Troops on duty wonder at Kashmir and themselves

Troops on duty wonder at Kashmir and themselves

Srinagar: Paramilitary forces guarding pooling booths were bemused by the public boycott of the parliamentary election in Srinagar constituency. Inside most of the booths, the troops were making enquiries as to the reason behind the boycott. One CRPF trooper who was sitting on stairs had a different question. “Kab sudhrega ye Kashmir? (When will this Kashmir improve?)” he asked this reporter. “Ek baar 370 hataao, phir yeh line pe aayega (Remove Article 370 and it will fall in line),” he said in a monologue, while his colleague from SSB (Sashastra Seema Bal) stood by his side.
The CRPF man said he had served in the Valley for three years, from 2003 to 2007. In those days, the forces faced only militants’ attack, he said. “The situation has changed now. Ye patthar-baazi nahi thi (this stone-pelting wasn’t there),” he said.
His colleague from the SSB told him that when people were demanding statehood for Telangana, there had been killings as well. “Humne dat ke ladaa, phir state mila. Kuch paane ke liye kuch khona bhi padta hai (We fought resolutely, only then we won the state. To gain something, one has to lose something),” said the soldier from Telangana with a wry smile.
An ITBP trooper posted at Beerwah said, “We have no idea why people are against us.” He was guarding the polling station at Beerwah Girls Higher Secondary School, which was vacated after protests and stone-pelting by local youths.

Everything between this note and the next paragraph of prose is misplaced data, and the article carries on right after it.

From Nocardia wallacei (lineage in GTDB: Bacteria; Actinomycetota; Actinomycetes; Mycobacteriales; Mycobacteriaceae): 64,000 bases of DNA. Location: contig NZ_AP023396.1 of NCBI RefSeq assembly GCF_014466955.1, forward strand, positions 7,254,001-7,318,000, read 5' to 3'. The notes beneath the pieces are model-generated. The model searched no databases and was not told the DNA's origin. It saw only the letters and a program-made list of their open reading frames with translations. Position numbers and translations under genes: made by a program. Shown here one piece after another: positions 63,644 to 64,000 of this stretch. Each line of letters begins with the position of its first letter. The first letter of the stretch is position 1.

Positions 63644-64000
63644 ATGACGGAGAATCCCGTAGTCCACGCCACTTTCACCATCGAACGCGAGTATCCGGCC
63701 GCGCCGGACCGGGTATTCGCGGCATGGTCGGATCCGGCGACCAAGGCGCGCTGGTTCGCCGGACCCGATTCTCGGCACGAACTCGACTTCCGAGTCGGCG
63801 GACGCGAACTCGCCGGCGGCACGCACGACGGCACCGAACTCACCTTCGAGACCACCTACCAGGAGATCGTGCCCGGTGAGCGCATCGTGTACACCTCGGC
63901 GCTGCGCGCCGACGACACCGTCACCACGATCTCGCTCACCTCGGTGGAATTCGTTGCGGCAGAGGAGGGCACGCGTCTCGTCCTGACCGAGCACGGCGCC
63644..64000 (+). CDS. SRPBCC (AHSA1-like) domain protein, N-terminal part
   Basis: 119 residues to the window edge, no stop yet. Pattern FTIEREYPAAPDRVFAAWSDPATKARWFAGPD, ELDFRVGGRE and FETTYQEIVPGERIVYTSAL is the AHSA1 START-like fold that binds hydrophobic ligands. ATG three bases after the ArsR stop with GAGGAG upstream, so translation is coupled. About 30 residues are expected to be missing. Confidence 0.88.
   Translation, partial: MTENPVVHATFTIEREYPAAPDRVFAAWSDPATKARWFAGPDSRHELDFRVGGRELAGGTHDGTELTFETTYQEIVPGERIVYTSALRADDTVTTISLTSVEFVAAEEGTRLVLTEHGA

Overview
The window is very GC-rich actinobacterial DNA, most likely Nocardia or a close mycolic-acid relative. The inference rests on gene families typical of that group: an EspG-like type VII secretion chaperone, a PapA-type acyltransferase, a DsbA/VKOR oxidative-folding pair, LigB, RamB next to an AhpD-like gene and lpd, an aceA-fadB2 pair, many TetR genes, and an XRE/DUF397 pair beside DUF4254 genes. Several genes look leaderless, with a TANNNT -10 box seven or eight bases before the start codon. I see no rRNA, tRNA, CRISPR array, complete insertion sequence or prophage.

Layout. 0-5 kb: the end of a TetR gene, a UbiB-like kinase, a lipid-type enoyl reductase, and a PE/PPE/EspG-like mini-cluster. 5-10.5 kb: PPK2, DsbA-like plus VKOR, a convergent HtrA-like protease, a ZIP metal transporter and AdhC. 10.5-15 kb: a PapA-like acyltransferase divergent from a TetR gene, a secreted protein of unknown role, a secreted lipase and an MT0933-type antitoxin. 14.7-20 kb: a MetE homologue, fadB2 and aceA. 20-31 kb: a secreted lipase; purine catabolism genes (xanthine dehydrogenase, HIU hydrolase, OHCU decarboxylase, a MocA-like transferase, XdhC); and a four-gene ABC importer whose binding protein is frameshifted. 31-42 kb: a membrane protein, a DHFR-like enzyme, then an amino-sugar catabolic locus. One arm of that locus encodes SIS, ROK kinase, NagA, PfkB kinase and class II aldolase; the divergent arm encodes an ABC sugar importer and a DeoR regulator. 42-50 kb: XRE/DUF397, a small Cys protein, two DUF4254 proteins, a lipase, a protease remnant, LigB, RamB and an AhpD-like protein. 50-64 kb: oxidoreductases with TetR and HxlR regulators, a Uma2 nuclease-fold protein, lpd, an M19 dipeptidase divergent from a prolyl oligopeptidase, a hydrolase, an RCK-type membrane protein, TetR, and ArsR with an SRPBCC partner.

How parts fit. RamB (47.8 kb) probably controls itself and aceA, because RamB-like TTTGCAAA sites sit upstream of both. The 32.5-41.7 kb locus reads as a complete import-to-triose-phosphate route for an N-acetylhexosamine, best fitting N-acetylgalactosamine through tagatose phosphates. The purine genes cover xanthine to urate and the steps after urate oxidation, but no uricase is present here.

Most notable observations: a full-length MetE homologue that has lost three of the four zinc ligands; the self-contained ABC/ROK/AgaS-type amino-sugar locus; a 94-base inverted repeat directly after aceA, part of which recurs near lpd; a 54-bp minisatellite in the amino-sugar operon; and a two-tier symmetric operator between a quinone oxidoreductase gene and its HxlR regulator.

“We have never experienced such stone-pelting,” said the ITBP trooper who had come all the way from Jalandhar in Punjab. “Since the day we landed here, we are being stoned. In the morning we were stoned, in the evening we were stoned,” he said.
Along with his other colleagues, he said that politicians were not properly addressing the Kashmir issue.
“We cannot do anything. We are just doing our duty. All this mess has been created by politicians,” the men said.
Referring to the stone throwing, one of the ITBP troopers said that he had given 20 rupees to a six-year-old to buy biscuits for him. “I asked him to keep Rs 10. An hour later, he was at the forefront of throwing stones at me and my other colleagues. I was really confused. The lines here change quickly,” he said.
Just ahead, a CRPF trooper was carrying a bag of marbles. He was using his slingshot to hit the protesters.
“These marbles are used by children for playing. I also played with them when I was a child,” he said. “I think I never grew up. I still play with them,” he observed.

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